ATP
03-13-2007, 12:03 PM
I have raised this issue elsewhere in another forum and thread. Praise is fine and is not issued regularly, at least by my editors. My experience suggests that this is a matter generally related to editor gender and sector.

Praise and bylines are but the accoutrements of the job, if I could call them that. At the end of the day, it is all about business. Praise or none, if the editor likes your material (and/or satisfies his readers), he'll ask you for more; or at least give some indication of wanting more, if not asking you outright.

Yes, you can ask for more. And there are right ways and wrong ways of doing this.

Yet, being 'issued' editor praise is not the same as receiving an Oscar. An Oscar recipient can and usually does increase his fee sometime shortly following the award.There is the box office knock on effect behind this.

On the other hand, a contributor to say a consumer or trade magazine-which will likely have more advertising revenue than a literary magazine-is wise to get a track record with that editor and magazine before seeking to begin a " " X" [name of editor] , I would like to talk to you about our present arrangement..." discussion.

Siddow
03-13-2007, 05:56 PM
The short work I've sold always comes with some sort of praise: excellent, you have a great command of pacing, very good at building suspense, I just couldn't stop reading! I've even had one call to tell me how much she loved my story. These all were accompanied by checks.

I've even had rejections that contained praise. My most recent said, Still, there's a lot to love here...this part in particular was awesome. Very creative.

Go figure. I'll take praise however it comes.

Cathy C
03-13-2007, 07:16 PM
Yes. I've had it happen on several occasions. Since both editors were employed AS editors for national publications/publishers and asked to see the work without asking for money, I was forced to believe them. It gave me confidence to send the work out until it found a home.

On the other hand, if the editor is looking at the story as a PAID EMPLOYEE of you (e.g., you've paid them money to correct the work), then their view is somewhat suspect. In this case, I'd be optimistic, but realistic until I had more data from third parties.

ETA: I can't say I've ever asked for more money than the offered price. Yeah, I can imagine that after submitting something when you KNEW the price just to raise it when the work is deemed "good" would elicit hostility. Now, I might ask for more the NEXT time, but not with that same story. I wouldn't feel comfortable about doing it. :Shrug:

Jamesaritchie
03-14-2007, 04:35 PM
Yes. I've had it happen on several occasions. Since both editors were employed AS editors for national publications/publishers and asked to see the work without asking for money, I was forced to believe them. It gave me confidence to send the work out until it found a home.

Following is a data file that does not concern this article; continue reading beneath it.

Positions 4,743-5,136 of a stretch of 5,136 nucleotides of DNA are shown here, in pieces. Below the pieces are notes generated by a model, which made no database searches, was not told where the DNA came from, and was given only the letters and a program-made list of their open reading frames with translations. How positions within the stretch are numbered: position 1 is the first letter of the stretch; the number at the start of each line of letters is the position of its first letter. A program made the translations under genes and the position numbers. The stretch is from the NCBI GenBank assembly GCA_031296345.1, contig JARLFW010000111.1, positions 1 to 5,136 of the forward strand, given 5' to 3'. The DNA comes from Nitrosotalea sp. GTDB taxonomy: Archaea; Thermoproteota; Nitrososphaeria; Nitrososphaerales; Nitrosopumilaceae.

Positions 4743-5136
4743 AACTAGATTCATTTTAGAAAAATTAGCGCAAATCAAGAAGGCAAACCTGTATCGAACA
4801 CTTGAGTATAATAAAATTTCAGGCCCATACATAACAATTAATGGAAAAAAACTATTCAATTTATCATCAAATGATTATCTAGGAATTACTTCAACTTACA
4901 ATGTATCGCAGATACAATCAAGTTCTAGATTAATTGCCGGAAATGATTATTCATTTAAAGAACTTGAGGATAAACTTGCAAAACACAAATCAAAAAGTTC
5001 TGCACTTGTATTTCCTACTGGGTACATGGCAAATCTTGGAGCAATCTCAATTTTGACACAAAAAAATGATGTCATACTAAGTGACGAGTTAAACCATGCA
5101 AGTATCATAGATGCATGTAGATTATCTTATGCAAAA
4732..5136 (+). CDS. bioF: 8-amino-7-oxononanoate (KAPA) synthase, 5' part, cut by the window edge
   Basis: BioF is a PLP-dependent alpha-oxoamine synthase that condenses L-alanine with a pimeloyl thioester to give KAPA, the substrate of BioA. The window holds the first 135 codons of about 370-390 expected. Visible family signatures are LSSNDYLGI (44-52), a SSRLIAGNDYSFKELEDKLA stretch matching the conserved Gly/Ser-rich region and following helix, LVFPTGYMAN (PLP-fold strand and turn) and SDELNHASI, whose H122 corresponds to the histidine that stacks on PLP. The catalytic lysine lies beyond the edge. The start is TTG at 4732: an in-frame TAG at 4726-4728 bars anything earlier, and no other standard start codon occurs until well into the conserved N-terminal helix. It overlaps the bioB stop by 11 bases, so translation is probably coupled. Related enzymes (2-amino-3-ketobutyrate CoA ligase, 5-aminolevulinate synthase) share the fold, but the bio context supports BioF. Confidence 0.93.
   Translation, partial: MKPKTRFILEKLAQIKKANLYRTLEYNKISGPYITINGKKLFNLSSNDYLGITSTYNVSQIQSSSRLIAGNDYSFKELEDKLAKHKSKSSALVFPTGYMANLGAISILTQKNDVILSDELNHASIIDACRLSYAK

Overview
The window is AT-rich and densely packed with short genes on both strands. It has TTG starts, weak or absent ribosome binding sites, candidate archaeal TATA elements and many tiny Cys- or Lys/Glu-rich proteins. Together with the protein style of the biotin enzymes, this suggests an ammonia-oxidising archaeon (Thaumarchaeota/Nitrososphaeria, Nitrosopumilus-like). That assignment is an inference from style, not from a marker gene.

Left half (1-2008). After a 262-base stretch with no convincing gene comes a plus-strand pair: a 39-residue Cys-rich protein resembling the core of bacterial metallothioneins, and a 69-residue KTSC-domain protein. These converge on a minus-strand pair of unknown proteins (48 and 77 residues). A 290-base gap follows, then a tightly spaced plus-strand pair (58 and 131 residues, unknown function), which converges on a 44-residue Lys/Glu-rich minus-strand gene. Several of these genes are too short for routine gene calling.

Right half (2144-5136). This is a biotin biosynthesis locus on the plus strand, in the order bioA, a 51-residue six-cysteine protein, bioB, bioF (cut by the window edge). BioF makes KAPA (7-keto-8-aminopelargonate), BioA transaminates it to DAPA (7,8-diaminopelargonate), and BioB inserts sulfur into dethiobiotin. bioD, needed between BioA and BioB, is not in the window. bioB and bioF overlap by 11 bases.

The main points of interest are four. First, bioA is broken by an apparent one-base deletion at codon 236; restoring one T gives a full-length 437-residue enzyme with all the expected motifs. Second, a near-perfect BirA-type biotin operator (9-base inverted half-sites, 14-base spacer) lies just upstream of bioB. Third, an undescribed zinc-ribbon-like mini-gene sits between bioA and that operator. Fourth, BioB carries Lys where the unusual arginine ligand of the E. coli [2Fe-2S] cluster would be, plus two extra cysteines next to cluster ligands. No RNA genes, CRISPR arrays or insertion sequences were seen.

On the other hand, if the editor is looking at the story as a PAID EMPLOYEE of you (e.g., you've paid them money to correct the work), then their view is somewhat suspect. In this case, I'd be optimistic, but realistic until I had more data from third parties.

ETA: I can't say I've ever asked for more money than the offered price. Yeah, I can imagine that after submitting something when you KNEW the price just to raise it when the work is deemed "good" would elicit hostility. Now, I might ask for more the NEXT time, but not with that same story. I wouldn't feel comfortable about doing it. :Shrug:

The trick with asking for more money is knowing your markets. Some markets simply will not and cannot pay more than they do. Others can, and are more than willing to do so, if the writer simply asks. At some markets, however, asking for more money not only won't elicit hostility, the editor laughs every last time a writer fails to ask for more.

If you're bashful about asking, you need an agent who will ask for you.

ShapeSphere
03-15-2007, 08:31 AM
I have raised this issue elsewhere in another forum and thread.

I did a search on the seven pages of threads started by you. Do you mean this one?

http://www.absolutewrite.com/forums/showthread.php?t=31578

Or could you just provide a link?

ATP
03-15-2007, 09:24 AM
I did a search on the seven pages of threads started by you. Do you mean this one?

http://www.absolutewrite.com/forums/showthread.php?t=31578



The link below leads to the post I referred to earlier. Unfortunately, memory is not infallible - it was a thread begun by another...

http://www.absolutewrite.com/forums/showthread.php?t=41575&highlight=editor+praise (http://www.absolutewrite.com/forums/showthread.php?t=41575&highlight=editor+praise)

ATP
03-15-2007, 02:34 PM
The trick with asking for more money is knowing your markets. Some markets simply will not and cannot pay more than they do. Others can, and are more than willing to do so, if the writer simply asks.

Does this statement reflect and fall within the general markets mentioned in my earlier statement above (#16), or are you referring to others?

Jamesaritchie
03-15-2007, 06:09 PM
Does this statement reflect and fall within the general markets mentioned in my earlier statement above (#16), or are you referring to others?


It can mean almost any market. You simply have to know the editorial policy, and the best way to learn this is by asking. No editor should get mad because you ask for more money. He can always say no.

Troo
03-15-2007, 06:27 PM
I'm enthusiastic about receiving good subs in the mail, but then money isn't involved where I do my editing, so it's a moot point :D